“Soon my generation will not be leading for much longer,” Demings said. “We need young, smart, energetic people to lead the way.”
Demings has long been a leader, becoming the first female Chief of Police in Orlando in 2007 after 23 years serving at every level of the police department. In 2016, she transitioned into U.S. federal politics, serving as Florida’s 10th District house representative.
Now, she has pivoted to the U.S. senate after attracting attention for her role in former president Trump’s impeachment trial.
Following a brief introduction, Demings asked every student at the event what their first priority for change was. The answers ranged from cyberbullying to affordable housing to environmental concerns.
“I never got the opportunity to speak to a politician face to face before,” junior political science, criminology and French major Danielle Metzger said. “It was incredible for such a high profile woman to listen one on one with us and hear all of our concerns.”
The conversation was hosted by the University of Miami College Democrats (UCD) as part of their involvement in the midterm elections. The organization has been working nonstop to make sure that students were able to meet with Demings today.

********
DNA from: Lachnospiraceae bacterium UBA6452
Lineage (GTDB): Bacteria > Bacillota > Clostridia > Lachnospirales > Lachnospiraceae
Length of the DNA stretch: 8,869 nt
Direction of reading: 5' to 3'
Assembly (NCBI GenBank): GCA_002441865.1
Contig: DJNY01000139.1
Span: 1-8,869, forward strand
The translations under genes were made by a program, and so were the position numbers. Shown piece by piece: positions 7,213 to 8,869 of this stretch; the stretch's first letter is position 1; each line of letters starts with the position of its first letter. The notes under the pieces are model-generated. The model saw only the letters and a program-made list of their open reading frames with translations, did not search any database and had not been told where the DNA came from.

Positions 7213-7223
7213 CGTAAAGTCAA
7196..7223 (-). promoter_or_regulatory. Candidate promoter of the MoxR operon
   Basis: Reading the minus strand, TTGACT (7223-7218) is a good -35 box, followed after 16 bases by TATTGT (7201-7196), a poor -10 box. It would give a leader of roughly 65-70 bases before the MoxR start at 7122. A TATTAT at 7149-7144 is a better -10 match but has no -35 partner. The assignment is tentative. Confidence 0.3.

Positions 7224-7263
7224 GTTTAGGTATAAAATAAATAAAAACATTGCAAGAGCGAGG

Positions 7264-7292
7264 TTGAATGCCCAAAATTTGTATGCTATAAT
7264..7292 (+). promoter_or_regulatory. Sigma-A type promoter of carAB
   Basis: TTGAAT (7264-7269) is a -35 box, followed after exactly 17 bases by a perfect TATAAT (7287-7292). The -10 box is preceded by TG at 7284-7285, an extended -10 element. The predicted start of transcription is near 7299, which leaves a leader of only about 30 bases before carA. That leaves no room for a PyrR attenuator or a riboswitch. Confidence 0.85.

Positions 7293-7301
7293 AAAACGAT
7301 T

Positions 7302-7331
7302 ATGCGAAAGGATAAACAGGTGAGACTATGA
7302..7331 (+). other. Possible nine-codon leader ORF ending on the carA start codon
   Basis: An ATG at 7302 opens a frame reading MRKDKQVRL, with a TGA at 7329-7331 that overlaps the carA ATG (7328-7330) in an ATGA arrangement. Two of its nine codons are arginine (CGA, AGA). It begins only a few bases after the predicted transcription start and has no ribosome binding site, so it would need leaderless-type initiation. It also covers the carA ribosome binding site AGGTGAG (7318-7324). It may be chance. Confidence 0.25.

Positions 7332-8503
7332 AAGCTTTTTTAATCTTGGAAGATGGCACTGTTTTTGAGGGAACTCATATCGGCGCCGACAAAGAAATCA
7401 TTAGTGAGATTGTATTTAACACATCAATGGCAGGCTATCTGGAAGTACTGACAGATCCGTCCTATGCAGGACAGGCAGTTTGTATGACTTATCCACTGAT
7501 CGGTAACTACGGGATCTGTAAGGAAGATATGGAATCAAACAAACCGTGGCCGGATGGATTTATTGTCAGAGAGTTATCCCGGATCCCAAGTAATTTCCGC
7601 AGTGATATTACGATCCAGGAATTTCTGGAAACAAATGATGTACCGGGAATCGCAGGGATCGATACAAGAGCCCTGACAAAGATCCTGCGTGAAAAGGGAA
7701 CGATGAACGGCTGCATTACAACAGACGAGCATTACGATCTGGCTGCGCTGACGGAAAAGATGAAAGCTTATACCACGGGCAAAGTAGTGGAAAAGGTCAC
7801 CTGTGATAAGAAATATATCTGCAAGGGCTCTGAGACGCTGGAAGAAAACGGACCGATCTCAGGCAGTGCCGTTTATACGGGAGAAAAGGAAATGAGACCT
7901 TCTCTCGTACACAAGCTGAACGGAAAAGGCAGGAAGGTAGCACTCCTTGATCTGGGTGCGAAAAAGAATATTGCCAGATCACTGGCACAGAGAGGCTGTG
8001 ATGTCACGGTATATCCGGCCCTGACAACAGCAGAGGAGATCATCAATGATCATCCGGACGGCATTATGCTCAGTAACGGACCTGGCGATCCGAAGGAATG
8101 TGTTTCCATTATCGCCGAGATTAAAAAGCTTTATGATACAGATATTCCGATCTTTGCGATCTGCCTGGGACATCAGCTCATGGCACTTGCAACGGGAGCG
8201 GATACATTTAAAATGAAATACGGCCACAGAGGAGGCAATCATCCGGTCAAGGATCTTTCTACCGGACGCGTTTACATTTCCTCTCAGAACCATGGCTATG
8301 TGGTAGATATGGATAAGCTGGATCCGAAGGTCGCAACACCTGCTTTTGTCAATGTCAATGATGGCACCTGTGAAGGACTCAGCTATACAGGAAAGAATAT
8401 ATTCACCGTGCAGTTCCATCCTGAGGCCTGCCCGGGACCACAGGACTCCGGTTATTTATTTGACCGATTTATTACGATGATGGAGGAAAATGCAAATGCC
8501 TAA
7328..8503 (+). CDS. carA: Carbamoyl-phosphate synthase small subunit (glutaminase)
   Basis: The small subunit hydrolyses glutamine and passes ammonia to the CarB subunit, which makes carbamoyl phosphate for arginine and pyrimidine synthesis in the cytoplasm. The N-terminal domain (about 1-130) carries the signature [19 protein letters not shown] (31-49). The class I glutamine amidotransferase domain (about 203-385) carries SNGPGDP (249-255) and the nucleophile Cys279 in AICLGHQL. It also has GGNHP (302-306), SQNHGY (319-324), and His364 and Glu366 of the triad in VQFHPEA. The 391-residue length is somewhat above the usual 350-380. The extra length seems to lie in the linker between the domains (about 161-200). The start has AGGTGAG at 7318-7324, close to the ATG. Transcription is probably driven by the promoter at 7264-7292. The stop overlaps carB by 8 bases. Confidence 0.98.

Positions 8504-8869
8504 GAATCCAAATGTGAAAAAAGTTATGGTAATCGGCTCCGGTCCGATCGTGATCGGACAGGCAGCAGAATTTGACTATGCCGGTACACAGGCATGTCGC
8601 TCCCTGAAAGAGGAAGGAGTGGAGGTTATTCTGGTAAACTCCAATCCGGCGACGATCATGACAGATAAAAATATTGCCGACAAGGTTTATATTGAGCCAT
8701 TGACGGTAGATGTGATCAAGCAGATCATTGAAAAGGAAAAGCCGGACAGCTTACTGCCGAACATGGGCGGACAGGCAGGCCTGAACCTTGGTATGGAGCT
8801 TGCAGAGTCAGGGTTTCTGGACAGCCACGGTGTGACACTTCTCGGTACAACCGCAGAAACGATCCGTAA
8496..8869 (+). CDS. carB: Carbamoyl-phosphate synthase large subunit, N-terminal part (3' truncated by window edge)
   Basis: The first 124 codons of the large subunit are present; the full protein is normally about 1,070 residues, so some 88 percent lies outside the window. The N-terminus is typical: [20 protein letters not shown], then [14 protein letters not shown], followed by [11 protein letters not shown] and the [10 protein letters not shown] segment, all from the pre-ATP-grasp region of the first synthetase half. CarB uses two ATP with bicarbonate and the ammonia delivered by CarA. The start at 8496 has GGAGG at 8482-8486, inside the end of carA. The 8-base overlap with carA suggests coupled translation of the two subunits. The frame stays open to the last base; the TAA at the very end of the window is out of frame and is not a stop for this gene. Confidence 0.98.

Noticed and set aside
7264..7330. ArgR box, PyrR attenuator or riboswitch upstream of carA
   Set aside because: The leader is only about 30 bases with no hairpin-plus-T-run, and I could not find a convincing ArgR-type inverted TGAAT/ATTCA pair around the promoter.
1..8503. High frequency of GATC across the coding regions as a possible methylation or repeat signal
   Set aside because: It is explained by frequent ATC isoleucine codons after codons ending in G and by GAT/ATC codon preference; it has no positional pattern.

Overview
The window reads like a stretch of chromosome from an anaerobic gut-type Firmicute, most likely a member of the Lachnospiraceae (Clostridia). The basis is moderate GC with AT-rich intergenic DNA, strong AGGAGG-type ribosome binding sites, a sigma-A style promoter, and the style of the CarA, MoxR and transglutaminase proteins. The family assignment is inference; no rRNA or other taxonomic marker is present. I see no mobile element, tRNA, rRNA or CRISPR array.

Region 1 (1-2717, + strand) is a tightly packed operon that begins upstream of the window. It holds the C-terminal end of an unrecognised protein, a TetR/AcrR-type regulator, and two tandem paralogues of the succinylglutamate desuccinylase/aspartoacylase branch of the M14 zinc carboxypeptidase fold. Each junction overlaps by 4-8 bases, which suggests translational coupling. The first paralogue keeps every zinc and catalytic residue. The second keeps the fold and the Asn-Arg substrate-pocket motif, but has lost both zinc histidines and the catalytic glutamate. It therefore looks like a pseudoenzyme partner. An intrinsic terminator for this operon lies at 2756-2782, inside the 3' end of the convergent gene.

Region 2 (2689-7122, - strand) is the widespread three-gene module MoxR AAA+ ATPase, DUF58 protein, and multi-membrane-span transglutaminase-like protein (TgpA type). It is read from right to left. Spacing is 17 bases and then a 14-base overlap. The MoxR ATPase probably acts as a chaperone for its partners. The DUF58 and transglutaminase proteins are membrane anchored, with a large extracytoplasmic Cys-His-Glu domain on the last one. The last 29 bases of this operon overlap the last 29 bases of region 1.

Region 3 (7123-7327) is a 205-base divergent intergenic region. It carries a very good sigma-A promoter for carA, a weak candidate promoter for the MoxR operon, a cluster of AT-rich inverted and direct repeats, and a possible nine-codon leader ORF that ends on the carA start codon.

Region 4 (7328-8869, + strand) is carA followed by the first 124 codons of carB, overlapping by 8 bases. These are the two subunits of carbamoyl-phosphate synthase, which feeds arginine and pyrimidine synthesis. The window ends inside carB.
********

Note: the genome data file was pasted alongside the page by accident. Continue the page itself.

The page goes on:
“It is so exciting to have Val on campus today,” Bridget Craig, UCD president and junior majoring in political science, criminology and geography said. “We worked tirelessly once we found out she was coming earlier this week.”
Demings, nicknamed “The Chief” after being the chief of the Orlando Police Department,is the Democratic nominee for the Florida Senate race against Republican incumbent Marco Rubio. While speaking to students, she made sure to differentiate herself from Rubio on many issues such as abortion and voting rights.
“Marco Rubio has a lot of damn nerve to talk about me,” Demings said when asked about her stance on abortion. “A woman or girl should have the right at an abortion up to the time of viability of the fetus.”
Demings made sure to stay as late as she could to hear every student’s concerns, remembering each student’s name and asking them directly what they want to see if she is elected. However, instead of saying if she is elected to the Senate, she changed her wording to when she was elected, exuding confidence.
If Demings does win, she would change the course of state politics in Florida as being the first Democrat senator since Bill Nelson in 2018 and the first Black U.S. senator for the state.
“I’m so glad that she was on campus telling us what she would do when she wins,” sophomore computer science major Daniel Guthart said. “It shows that she cares about her community and her constituents.”